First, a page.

Diet comparisons

Interestingly, in a meta-analysis (group of 48 RCTs), results showed that whether a low-carbohydrate diet (including the Atkins diet) or a low-fat diet (including the Ornish plant-based diet) was followed, there was a similar amount of weight loss compared to no intervention at all (4). Both diet types resulted in about 8 kg (17.6 lb) of weight loss at six months versus no change in diet. 

In an accompanying editorial, the author points out that it is unclear whether a low-carbohydrate/high-animal protein diet might result in adverse effects on the kidneys, loss of calcium from the bones, or other potential health risks. The author goes on to say that, for overall health and longevity and not just weight loss, micronutrients found in nutrient-dense foods may be the most important factor.

A Seventh-Day Adventist trial would attest to this emphasis on a micronutrient-rich, plant-based diet with limited animal protein. It resulted in significantly greater longevity compared to a macronutrient-rich animal protein diet (5).

Psyche

Finally, the type of motivator is important, whatever our endeavors. Weight loss goals are no exception.

A published study followed West Point cadets from school to many years after graduation and noted who reached their goals (6). The researchers found that internal motivators and instrumental (external) motivators were very important.

The soldiers who had an internal motivator, such as wanting to be a good soldier, were more successful than those who focused on instrumental motivators, such as wanting to become a general. Those who had both internal and instrumental motivators were not as successful as those with internal motivators alone. In other words, having internal motivators led to an instrumental consequence of advancing their careers.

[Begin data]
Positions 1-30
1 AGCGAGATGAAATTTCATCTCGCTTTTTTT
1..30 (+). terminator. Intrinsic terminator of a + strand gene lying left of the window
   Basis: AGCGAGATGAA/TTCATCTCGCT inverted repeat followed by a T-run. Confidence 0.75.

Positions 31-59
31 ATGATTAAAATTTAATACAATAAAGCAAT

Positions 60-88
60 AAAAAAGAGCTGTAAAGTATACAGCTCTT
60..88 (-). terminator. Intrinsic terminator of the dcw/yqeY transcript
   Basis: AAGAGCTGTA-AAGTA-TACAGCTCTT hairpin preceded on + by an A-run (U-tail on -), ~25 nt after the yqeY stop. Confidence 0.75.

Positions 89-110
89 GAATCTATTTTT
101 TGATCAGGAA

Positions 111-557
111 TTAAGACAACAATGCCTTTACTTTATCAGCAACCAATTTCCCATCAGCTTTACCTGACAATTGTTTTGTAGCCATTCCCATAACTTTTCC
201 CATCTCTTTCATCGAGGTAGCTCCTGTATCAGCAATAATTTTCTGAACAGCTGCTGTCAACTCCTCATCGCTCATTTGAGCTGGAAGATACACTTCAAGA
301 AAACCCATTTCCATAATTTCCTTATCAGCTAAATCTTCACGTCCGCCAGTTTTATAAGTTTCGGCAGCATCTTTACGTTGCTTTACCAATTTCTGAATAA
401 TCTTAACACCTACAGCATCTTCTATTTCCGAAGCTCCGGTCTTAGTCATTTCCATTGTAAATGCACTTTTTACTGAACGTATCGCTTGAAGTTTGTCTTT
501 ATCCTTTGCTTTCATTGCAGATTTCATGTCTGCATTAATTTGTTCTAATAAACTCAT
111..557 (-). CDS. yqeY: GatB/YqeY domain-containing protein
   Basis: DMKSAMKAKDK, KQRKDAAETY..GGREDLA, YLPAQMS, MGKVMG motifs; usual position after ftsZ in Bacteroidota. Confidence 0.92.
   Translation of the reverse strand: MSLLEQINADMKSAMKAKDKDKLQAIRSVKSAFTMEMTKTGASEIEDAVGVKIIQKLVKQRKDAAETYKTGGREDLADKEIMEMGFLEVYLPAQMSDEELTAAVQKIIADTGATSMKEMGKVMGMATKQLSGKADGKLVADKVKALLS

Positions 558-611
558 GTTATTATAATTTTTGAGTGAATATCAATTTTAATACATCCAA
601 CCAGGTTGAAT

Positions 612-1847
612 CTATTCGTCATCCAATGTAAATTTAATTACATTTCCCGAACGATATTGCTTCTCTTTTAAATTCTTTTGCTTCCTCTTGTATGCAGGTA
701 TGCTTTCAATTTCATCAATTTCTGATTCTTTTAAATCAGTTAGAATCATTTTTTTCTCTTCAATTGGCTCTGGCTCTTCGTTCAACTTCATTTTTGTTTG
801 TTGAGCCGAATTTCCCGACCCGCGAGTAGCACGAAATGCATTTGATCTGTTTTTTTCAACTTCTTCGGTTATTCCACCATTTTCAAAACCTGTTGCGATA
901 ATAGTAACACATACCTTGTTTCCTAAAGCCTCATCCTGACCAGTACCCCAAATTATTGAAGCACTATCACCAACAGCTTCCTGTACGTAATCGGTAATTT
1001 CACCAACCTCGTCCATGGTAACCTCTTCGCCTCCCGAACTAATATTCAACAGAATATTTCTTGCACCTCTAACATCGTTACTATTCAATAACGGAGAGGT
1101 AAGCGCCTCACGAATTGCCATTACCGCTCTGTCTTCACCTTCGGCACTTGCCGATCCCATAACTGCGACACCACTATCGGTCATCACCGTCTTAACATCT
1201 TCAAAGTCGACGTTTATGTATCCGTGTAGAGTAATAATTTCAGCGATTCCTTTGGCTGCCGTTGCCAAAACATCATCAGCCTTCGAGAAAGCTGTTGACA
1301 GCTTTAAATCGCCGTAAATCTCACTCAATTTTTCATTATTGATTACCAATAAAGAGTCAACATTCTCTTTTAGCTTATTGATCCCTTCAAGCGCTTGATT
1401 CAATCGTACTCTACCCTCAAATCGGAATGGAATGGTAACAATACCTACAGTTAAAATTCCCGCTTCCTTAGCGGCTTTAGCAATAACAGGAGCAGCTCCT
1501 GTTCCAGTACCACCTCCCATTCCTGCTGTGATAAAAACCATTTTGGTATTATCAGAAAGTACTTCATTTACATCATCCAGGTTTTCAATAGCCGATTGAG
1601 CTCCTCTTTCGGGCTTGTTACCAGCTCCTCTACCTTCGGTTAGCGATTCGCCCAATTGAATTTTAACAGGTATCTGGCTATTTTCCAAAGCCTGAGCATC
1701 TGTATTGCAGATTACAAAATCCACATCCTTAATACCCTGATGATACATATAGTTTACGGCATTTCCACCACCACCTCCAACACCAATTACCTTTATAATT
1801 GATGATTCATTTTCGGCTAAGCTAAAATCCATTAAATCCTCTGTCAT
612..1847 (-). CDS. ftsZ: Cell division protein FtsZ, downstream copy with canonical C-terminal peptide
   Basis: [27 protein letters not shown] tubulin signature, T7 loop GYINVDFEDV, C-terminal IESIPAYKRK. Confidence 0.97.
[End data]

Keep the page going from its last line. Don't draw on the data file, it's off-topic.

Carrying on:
When it comes to health, focusing on an internal motivator, such as increasing energy or decreasing pain, could ultimately lead to an instrumental consequence of weight loss.

There is no question that dietary changes are most important to achieving sustained weight loss. However, we need to get our psyches in line for change. Hopefully, when we choose to improve our health, we don’t just focus on weight as a measure of success. Focus on improving your health by making lifestyle modifications. This tends to result in a successful instrumental consequence.

References:

(1) Psychoneuroendocrinol. online 2014 April 12. (2) Ann Intern Med. 2014;161(5):309-318. (3) Huffington Post. Sept 2, 2014. (4) JAMA. 2014;312(9):923-933. (5) JAMA Intern Med. 2013;173:1230-1238. (6) Proc Natl Acad Sci U S A. 2014;111(30):10990-10995.

Dr. Dunaief is a speaker, author and local lifestyle medicine physician focusing on the integration of medicine, nutrition, fitness and stress management. For further information, visit www.medicalcompassmd.com or consult your personal physician.

Stock photo
Toenail fungus can have medical implications

By David Dunaief, M.D.

Dr. David Dunaief

Summer is almost here, and millions of Americans are beginning to expose their toes. Some are more self-conscious about it because of a disease called onychomycosis, better known as nail fungus.

Nail fungus usually affects toenails but can also affect fingernails. It turns the nails yellow, makes them potentially brittle, creates growth underneath the nail (thickening of the nails) and may cause pain.

Many consider getting treatment for cosmetic reasons, but there are also medical reasons to treat, including the chronic or acute pain caused by nail cutting or pressure from bedsheets and footwear. There is also an increased potential risk for infections, such as cellulitis, in those with compromised immune systems (1).